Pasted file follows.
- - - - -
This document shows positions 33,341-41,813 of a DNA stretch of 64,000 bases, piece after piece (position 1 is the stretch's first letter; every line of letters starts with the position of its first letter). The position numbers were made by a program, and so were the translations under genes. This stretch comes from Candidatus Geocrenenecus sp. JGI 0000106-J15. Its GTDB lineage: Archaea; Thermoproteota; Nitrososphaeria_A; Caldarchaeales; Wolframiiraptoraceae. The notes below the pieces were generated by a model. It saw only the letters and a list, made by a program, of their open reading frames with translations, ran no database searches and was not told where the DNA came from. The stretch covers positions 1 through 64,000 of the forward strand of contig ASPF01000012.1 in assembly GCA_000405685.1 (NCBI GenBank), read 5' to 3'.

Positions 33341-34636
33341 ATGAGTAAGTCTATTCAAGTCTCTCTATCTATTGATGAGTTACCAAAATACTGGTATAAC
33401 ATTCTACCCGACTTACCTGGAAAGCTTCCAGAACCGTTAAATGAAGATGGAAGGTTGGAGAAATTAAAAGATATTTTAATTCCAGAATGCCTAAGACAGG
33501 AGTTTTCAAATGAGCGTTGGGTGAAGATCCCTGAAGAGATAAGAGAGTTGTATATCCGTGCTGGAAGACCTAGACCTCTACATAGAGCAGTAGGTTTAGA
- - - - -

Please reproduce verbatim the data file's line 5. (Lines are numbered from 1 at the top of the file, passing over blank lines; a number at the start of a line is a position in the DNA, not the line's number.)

33501 AGTTTTCAAATGAGCGTTGGGTGAAGATCCCTGAAGAGATAAGAGAGTTGTATATCCGTGCTGGAAGACCTAGACCTCTACATAGAGCAGTAGGTTTAGA